Raqib Shaw, one of India's foremost artists opens up about what inspires his work ahead of the opening of his latest show in Manchester.
Raqib Shaw's hopeless quest for beauty
His opulent, extravagantly colourful paintings are full of strange figures and flora, telling intricate stories steeped in poetry, religion and mythology. They make little nods to the works of the Old Masters of European painting: Hieronymus Bosch, Hans Holbein.
But look closer and there's something altogether more intriguing in Raqib Shaw's work. Thanks to growing up in Kashmir, the techniques, styles and influences derived from eastern decorative art, Persian miniatures and the lavish Mughal empire have vibrantly collided with his art training at London's Central Saint Martins College.
The absorbing melting pot of influences and ideas in Shaw's work has always made him one to watch. But it was the sale of Garden of Earthly Delights III - with its very evident nod to Bosch - for a staggering US$5.49 million (Dh20.2m) in 2007 which signalled the arrival of a genuine international talent. His work has since been shown at solo shows in New York, Vienna, London and Paris, and appeared at exhibitions in San Francisco, Kiev, Singapore, Milan, Sydney, Dubai and Abu Dhabi. He is, without question, one of India's foremost contemporary artists.
True, 38 might seem a bit early for a career-spanning retrospective, but Shaw's many fascinating series of themed work mean the overview opening in Manchester this week - his biggest show to date - is both timely and relevant. As he prepared for the exhibition, the reclusive artist talked us through his career via his work.
What effect did growing up in Kashmir have on your work, and what does India mean to you today?
I grew up surrounded by the beauty of Kashmir and immersed in its rich heritage. The landscape in general had a huge effect upon me and I miss everything about the Pir Panjal mountain range. However, I have not been back for a decade or so and India is a memory to me. I left Kashmir under a cloud of political turmoil but I do not consider myself to be a political artist. For me Kashmir is a beautiful and majestic place whose landscapes creep into almost all of my works, but whose politics do not interest me.
There is a combination of an Asian and colonial European view in your series Of Beasts and Superbeasts. Does it come naturally for all these influences to converge in one cultural melting pot of work?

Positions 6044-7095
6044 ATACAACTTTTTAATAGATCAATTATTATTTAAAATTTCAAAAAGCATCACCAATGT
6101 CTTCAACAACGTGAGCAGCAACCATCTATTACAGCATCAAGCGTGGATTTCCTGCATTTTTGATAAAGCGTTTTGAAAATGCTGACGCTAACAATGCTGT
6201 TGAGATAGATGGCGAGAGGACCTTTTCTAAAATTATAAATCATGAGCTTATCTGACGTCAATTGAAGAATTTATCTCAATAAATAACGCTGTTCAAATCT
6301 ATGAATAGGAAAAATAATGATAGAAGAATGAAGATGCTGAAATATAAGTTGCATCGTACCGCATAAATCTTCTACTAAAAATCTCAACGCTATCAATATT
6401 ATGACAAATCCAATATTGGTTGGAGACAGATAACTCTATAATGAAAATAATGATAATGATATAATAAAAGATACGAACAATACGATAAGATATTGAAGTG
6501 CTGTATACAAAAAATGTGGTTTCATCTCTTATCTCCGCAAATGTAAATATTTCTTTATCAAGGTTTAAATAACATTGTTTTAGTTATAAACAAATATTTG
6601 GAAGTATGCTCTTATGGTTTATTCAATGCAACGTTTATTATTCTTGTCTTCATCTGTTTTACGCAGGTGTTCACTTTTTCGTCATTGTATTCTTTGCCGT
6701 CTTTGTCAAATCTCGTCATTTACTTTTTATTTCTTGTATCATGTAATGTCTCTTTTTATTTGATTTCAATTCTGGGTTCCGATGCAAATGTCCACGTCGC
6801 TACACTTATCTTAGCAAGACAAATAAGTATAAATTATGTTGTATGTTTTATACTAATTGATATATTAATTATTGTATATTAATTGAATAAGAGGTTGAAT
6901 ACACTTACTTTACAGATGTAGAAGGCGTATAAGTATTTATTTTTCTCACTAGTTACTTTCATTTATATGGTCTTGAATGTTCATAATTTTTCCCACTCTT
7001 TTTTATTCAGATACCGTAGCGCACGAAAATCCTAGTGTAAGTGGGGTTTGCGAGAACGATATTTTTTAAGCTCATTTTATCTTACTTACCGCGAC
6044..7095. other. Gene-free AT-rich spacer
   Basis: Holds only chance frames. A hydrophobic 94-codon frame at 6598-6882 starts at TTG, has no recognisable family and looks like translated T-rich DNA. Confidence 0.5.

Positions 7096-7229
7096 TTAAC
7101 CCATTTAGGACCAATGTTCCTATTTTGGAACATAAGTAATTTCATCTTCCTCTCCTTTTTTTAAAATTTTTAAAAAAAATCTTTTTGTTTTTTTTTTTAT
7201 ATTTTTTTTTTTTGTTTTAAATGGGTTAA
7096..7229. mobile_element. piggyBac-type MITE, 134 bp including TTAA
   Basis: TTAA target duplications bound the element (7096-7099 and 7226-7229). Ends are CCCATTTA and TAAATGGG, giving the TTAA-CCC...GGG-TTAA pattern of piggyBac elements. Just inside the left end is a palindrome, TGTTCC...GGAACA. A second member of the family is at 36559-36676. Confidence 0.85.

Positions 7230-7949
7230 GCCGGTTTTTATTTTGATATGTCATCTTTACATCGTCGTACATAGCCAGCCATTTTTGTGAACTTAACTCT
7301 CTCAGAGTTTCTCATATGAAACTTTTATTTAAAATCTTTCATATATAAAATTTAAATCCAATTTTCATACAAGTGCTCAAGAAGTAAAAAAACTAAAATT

People are very often simplistic about me, imagining that I am an Asian artist, from Kashmir, who comes from a family of craftsmen and for that reason I make decorative art inspired by my "new" surroundings. But my work is about a journey, about making something that will transcend being European or Indian, that is something truly divine.
You do search for the divine in your paintings - in fact, one of your series is called Paradise Lost, in which paradise and hell are both depicted at the same time.
The fact that we will never see nor experience "paradise" because the world is totally messed up fascinates me. The idea of Paradise is something which has inspired and eluded people - artists, writers - for centuries but my paradise is personal, more a psychological paradise or state, if you will. The favourite painting of mine, for example, is the one that is yet unpainted, as the search for absolute beauty is my ongoing obsession. I have not yet made a work which achieves this goal but I do hope that the Paradise Lost series, when the whole work is finished, will encapsulate what I am trying to achieve.
You often depict hybrid creatures - for example, a bat and a human. What interests you about them?
Through my work I am writing a diary, documenting the world I see and experience. In this way ideas are constantly being explored. The animal-human figures are representations of myself and the main protagonists in society that surround me.
I've sealed myself in the studio for as long as I can remember - I have no friends or family and I have not had a holiday for 14 years. I dedicate all my time to the pursuit of beauty. But the studio is a building site and so I make embellishments in an attempt to turn it in to something beautiful … a contemplative and serene environment.
One of your recent works is called Ode to the Fireballs of Pleasure. That's perhaps a pretty neat description of your career. So what motivates you to keep searching for perfection?
Beauty, pain and a lot of literature.
Raqib Shaw is at Manchester Art Gallery, England. from Friday until May 26. The exhibition then tours to Galerie Rudolfinum in Prague this summer.
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